Major Depressive Disorder Chronic Pain TMS MDD Depressive Disorder Depression Depressive Disorder, Major Active rTMS/Active iTBS
You can join if…
Open to people ages 18-75
- All Subjects must be between 18-75 years of age
- Language: Participants must speak English fluently, as demonstrated by verbal skills sufficient to answer questions at a level that assures adequate understanding of the study
- All subjects must be right-handed
- Must have confirmed diagnosis of moderate Major Depressive Disorder (single or recurrent episode), minimum score of 17 on the 17-item Hamilton Rating Scale for Depression (HAM-D17). No minimal MDD duration necessary for study participation
- Failure to respond to a minimum of 2 trials of antidepressant medication
- Failure to respond from at least two different agent classes
- Accompanied by at least two evidence-based augmentation therapies (Benzodiazepines do not count)
- Must have a trial of psychotherapy known to be effective in the treatment of MDD of an adequate frequency and duration*
- Must have a confirmed FM or ME/CFS diagnoses and moderate pain complaints, minimum score of 15 on the McGill Pain Questionnaire.
- Pain chronicity for at least 3 months prior to study enrollment.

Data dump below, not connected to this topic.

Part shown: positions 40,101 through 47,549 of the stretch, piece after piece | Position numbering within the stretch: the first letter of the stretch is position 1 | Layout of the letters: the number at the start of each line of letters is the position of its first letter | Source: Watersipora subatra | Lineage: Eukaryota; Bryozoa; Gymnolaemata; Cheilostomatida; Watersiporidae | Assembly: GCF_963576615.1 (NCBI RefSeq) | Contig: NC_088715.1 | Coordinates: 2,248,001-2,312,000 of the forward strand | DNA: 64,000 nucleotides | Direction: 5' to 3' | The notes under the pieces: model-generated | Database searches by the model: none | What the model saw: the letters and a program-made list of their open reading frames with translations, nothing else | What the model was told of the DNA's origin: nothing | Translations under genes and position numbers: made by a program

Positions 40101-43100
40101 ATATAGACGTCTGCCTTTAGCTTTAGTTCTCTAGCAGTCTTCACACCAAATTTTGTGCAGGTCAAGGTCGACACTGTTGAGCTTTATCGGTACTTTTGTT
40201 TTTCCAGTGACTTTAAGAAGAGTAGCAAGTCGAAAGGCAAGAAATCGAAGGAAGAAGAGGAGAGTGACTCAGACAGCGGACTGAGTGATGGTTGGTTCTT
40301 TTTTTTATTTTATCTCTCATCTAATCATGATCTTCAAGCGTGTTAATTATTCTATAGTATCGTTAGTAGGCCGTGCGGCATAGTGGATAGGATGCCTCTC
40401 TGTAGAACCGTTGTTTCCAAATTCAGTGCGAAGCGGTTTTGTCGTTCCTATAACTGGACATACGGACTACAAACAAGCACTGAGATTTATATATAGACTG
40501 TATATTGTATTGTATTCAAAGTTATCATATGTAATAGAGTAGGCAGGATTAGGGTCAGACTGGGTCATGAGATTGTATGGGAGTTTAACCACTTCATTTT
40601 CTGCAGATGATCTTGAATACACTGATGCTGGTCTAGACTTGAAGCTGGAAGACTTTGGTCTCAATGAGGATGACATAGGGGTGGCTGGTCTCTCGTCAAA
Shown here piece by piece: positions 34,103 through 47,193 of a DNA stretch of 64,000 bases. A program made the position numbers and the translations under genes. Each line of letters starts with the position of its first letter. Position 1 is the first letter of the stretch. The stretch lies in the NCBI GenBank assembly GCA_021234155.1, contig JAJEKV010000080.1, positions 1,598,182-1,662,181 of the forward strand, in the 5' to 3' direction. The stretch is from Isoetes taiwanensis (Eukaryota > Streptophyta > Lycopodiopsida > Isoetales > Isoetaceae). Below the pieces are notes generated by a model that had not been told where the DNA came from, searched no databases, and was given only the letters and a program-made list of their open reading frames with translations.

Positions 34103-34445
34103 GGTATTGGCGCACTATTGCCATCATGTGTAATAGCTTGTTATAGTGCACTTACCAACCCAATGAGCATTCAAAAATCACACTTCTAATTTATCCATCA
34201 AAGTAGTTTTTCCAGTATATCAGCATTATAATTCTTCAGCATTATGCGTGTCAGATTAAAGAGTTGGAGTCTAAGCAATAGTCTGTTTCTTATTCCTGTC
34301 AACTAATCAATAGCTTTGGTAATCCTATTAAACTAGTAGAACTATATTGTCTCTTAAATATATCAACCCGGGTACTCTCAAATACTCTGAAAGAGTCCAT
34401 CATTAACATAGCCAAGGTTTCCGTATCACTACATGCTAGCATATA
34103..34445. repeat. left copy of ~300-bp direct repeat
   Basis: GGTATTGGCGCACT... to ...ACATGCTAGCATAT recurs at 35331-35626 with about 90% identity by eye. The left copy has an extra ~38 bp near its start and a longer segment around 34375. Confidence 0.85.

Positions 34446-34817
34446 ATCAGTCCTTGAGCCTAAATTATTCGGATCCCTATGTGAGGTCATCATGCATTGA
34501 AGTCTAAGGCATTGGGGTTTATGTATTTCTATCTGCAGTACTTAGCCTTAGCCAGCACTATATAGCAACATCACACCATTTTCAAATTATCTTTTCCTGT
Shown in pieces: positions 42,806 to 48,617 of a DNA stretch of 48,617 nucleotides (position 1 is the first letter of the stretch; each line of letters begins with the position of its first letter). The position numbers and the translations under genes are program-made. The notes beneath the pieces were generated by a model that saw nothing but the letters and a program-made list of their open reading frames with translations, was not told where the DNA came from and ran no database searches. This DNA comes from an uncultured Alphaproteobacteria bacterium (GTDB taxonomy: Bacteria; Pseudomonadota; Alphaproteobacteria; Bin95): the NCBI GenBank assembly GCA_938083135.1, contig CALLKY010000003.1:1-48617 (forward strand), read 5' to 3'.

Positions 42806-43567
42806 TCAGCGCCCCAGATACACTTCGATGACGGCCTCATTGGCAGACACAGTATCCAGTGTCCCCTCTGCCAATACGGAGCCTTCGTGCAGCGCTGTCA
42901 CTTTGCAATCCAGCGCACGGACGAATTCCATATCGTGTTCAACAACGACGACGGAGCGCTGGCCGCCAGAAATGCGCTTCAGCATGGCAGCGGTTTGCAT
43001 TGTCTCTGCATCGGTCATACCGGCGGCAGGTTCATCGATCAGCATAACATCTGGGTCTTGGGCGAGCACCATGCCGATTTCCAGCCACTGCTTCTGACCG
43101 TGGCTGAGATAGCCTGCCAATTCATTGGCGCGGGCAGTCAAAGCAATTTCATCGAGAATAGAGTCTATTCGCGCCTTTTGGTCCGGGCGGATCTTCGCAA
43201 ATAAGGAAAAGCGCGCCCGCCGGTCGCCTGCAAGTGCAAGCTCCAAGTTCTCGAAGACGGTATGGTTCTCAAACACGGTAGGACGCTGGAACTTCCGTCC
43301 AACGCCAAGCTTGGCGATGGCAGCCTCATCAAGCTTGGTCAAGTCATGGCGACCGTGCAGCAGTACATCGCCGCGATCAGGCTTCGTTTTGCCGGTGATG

- Subjects are willing and able to adhere to the treatment schedule and required study visits.
You CAN'T join if...
- Are mentally or legally incapacitated, unable to give informed consent.
- Are pregnant.
- Have an active suicidal intent or plan.
- Have had prior Transcranial Magnetic Stimulation treatment.
- Have an infection or poor skin condition over the scalp where the device will be positioned.
- Have increased risk of seizure because of family history, stroke, or currently use medications that lead to increased risk for seizure.
- Psychotic depression or other acute or chronic psychotic symptoms or disorders (such as schizophrenia, schizophreniform or schizoaffective disorder) in the current depressive episode.
- Neurological conditions that include epilepsy, cerebrovascular disease, dementia, increased intracranial pressure, having a history of repetitive or severe head trauma, or with primary or secondary tumors in the central nervous system.
- Presence of an implanted metallic and magnetic-sensitive medical device present in the body scan, including but not limited to a cochlear implant, infusion pump, implanted cardioverter defibrillator, pacemaker, vagus nerve stimulator, aneurysm clip, metal prosthesis, or metal aneurysm clips or coils, staples, or stents. (Note: Dental amalgam fillings are not affected by the magnetic field and are acceptable for use with transcranial magnetic stimulation and MRI)
- UCLA Semel Institute
Los Angeles California 90024 United States
Lead Scientist at University of California Health
- Andrew F. Leuchter, MD (ucla)
Department Vice Chair, Psychiatry and Biobehavioral Sciences, Medicine. Authored (or co-authored) 163 research publications
- not yet accepting patients
- Start Date
- Completion Date
- University of California, Los Angeles
- Study Type
- Expecting 69 study participants
- Last Updated